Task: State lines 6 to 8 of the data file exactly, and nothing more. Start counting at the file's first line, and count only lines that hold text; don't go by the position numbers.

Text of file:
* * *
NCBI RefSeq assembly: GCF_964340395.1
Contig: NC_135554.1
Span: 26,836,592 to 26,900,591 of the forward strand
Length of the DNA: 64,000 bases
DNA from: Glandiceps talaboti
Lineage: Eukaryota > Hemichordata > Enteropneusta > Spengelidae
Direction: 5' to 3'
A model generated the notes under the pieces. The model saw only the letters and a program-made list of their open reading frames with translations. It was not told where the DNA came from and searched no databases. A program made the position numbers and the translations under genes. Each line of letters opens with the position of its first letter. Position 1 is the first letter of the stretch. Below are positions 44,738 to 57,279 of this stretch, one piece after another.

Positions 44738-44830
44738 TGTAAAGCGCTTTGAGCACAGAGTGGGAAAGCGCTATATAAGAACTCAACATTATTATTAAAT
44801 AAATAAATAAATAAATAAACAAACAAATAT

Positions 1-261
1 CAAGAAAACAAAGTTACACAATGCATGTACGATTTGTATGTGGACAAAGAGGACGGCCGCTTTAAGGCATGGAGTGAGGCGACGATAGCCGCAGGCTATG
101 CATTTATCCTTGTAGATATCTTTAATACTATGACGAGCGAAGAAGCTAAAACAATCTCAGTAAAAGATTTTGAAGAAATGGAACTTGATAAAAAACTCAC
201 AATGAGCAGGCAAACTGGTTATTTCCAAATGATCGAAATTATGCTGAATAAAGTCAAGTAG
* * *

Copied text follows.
Lineage: Eukaryota > Hemichordata > Enteropneusta > Spengelidae
Direction: 5' to 3'
A model generated the notes under the pieces. The model saw only the letters and a program-made list of their open reading frames with translations. It was not told where the DNA came from and searched no databases. A program made the position numbers and the translations under genes. Each line of letters opens with the position of its first letter. Position 1 is the first letter of the stretch. Below are positions 44,738 to 57,279 of this stretch, one piece after another.